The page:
British Raj in India Part 2 of 2
Mary Victoria Leiter (1870-1906) later Baroness Curzon of Kedleston, was an American heiress (see my past post on Jewels for the Dollar Princesses) whose father was a partner in the Marshall Fields retail empire. Her privileged life was filled with glittering jewels but her story shows the one thing all the wealth in the world could not buy, and that was her health.
She was born in Chicago and grew up to be a tall, willowy and elegant beauty. By all accounts, she was refined, educated, gracious and utterly charming.
George Nathaniel Curzon, an ambitious English politician when she was just 20. He was 11 years her senior. Although he was heir to the Barony of Scarsdale, it was his strong personality and talents which captivated her, not his aristocratic position. Curzon was not rich and had to supplement his private income with writing. Members of Parliament back then were unpaid. He was an academic overachiever whose life's goal was to serve his country as an imperialist statesman.
In a very forward move for a woman of her time, Mary sent Curzon a pearl from her necklace which she had made into a gold tie pin soon after they met. She considered him "the most wonderful, the most charming, the most handsome, the most clever of all the men I have met. I almost died when he touched my hand." It was to be the first of many gifts enclosed with the numerous letters she wrote him for the next five years until they finally got married.
Curzon played hard to get for although he was initially charmed by Mary, he wasn't so sure about marrying an American and besides he had much travelling to do while furthering his political career. Meanwhile, Mary was perfectly sure of her choice for a husband. She wrote to a friend, "I will have him, because I believe he needs me. I have no shame." He sure did and Mary made it easy for him. He really didn't have the time or the money to woo her. When he finally proposed 3 years after they met, he insisted on a long secret engagement mainly because he was afraid his father would disapprove (he didn't).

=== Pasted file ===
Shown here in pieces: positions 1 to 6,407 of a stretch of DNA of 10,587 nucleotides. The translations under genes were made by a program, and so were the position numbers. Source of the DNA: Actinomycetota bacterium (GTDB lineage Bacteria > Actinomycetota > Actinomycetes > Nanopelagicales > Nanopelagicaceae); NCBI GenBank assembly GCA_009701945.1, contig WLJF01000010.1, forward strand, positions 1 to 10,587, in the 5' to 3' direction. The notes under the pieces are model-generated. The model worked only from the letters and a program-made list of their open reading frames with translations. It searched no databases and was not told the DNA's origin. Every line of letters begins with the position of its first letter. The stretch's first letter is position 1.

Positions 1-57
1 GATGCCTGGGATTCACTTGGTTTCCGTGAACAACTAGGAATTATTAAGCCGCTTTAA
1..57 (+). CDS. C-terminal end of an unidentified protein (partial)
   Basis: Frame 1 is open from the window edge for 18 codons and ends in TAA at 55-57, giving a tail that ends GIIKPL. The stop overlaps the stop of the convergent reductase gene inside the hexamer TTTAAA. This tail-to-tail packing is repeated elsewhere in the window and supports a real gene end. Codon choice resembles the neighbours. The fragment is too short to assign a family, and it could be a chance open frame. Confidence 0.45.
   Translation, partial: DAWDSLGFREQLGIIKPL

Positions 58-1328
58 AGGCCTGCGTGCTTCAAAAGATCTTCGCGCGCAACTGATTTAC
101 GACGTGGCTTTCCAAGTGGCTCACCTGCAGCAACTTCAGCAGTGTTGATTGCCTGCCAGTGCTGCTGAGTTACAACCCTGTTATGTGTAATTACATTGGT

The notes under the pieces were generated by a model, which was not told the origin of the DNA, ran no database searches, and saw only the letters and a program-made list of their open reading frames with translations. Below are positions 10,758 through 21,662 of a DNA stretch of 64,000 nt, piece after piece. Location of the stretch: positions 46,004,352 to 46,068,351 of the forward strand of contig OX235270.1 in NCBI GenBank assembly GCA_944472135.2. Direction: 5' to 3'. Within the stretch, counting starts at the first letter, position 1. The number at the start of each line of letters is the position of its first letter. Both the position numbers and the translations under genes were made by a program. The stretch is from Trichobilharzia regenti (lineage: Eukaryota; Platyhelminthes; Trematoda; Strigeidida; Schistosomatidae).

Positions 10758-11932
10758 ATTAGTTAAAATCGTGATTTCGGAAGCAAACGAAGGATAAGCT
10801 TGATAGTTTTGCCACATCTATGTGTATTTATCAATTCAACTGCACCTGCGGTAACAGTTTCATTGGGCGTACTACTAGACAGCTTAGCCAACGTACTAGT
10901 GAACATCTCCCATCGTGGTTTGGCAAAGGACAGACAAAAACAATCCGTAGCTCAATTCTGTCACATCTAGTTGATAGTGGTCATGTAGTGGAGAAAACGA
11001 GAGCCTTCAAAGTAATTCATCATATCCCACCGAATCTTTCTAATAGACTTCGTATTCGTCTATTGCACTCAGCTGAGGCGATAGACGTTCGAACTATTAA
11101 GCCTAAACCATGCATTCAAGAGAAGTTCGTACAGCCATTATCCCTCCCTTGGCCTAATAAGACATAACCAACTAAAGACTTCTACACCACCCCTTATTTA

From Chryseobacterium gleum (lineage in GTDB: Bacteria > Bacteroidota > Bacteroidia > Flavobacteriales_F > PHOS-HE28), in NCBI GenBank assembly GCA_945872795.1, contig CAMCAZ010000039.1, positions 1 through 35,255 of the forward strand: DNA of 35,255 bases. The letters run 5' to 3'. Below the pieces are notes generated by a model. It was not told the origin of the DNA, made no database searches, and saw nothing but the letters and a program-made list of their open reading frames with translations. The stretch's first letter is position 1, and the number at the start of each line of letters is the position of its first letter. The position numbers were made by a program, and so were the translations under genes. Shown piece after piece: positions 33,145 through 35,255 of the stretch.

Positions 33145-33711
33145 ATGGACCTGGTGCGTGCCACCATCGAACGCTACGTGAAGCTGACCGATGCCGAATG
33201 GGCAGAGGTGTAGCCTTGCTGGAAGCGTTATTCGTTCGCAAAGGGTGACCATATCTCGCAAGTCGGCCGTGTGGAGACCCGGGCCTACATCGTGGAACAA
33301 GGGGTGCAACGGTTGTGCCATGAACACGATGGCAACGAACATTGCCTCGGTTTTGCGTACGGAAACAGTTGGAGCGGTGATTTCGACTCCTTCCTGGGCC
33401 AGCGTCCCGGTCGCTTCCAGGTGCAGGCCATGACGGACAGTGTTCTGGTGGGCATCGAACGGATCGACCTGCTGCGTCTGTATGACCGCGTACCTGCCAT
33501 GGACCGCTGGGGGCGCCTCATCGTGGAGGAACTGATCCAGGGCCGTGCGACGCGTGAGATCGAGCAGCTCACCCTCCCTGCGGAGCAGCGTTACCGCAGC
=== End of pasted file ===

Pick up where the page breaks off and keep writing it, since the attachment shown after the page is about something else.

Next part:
The saintly Mary had to fend off other suitors until Curzon eventually got down to naming the date. He really lucked out with Mary because he would have been no good at courting. In typical Curzon bluntness he wrote in 1895, "Now, darling, apply yourself. I want to talk business, and ask your views and your plans. There are practically only two times when I can come out from England and marry you. One is Easter and the other is Whitsun. I shall want at least 3 weeks' leave, one to get out, one to wed you and find out what a darling you are (or what a mistake I have made), and one to get back again (or to bolt)."
Amongst Mary's wedding gifts were family diamonds and rubies from Curzon's father. Curzon himself gave Mary a turquoise belt from Cairo, a silver brooch and clasp from Baghdad and a Thai silver box.